- 2021 State of Our Schools Reportfrom the 21st Century School Fund, the International WELL Building Institute, and the National Council on School Facilities released
- Consumer warning from FDA:Consumers that use of the Max-Lux Safe-T-Lite UV WAND may expose the user or any nearby person to unsafe levels of ultraviolet-C radiation and may cause injury to the skin, eyes, or both after a few seconds of use. Consumers may use the wand to try to disinfect surfaces and kill germs in the home or similar spaces. The FDA recommends that consumers consider using safer alternative disinfection methods.
If You Use DIY Air Cleaners, Use Them Safely During Wildfire Smoke Events
Picture of a filter attached to a box fan to create a DIY Box Fan Filter
If portable air cleaners are not available or affordable, you may decide to use do-it-yourself (DIY) air cleaners as a temporary alternative to commercial air cleaners. DIY air cleaners are made by attaching a furnace filter to a box fan with tape, brackets, or a bungee cord. There may be drawbacks to using a DIY air cleaner as compared to a commercial air cleaner such as:
- Increased noise and heat generation from the fan motor.
- Limited data on how well DIY air cleaners filter smoke particles.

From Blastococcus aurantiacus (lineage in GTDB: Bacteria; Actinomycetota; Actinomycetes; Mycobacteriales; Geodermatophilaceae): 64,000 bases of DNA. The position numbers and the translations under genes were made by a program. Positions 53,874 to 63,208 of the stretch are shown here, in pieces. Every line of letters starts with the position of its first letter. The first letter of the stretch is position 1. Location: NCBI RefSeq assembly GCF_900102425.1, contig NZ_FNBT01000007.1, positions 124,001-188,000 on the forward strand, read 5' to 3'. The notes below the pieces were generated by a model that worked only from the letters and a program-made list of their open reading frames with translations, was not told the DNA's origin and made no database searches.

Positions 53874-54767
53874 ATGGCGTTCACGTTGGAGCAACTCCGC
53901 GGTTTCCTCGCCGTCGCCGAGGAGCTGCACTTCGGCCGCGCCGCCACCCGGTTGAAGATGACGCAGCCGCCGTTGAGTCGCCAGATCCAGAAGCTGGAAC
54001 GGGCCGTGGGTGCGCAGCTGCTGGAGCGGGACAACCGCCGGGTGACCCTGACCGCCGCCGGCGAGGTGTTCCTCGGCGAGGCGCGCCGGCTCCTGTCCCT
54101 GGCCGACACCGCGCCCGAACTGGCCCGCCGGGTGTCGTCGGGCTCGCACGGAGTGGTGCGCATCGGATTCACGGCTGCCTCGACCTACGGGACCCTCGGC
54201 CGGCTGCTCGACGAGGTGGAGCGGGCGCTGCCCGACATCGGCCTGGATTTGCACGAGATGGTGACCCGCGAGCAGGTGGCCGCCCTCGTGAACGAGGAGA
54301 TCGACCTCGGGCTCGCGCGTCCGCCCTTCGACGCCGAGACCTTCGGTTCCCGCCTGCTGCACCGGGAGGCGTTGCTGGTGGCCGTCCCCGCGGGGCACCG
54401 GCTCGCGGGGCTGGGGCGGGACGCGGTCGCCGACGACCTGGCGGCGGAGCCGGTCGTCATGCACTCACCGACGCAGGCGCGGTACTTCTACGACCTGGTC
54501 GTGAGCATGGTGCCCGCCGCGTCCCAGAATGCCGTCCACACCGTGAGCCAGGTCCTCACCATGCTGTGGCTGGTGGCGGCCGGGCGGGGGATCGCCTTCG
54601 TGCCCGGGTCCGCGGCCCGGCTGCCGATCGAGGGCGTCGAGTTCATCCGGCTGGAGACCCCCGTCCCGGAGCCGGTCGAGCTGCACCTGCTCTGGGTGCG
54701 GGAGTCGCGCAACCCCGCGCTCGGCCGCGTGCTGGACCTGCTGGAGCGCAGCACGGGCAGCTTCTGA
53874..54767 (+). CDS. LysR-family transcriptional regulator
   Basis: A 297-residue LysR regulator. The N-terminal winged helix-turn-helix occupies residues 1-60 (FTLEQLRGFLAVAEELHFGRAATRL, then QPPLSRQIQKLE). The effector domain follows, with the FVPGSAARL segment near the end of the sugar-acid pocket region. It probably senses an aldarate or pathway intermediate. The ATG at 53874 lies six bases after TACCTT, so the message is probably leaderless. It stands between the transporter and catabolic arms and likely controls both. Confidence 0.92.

If you use a DIY air cleaner, it is probably most effective in a small room where you spend a significant amount of time, such as a bedroom. For better filtration, choose a high-efficiency filter, preferably rated MERV 13 or higher, and align the arrows on the filter with the direction of the air flow through the fan. Try to get a good seal between the fan and the filter.
For more information on the testing and research by EPA, visit Research on DIY Air Cleaners to Reduce Wildfire Smoke Indoors. The web page includes frequently asked questions and safety tips for using DIY air cleaners and other resources to protect public health from wildfire smoke. For more information on how to reduce exposure to wildfire smoke inside the home, visit Wildfires and Indoor Air Quality.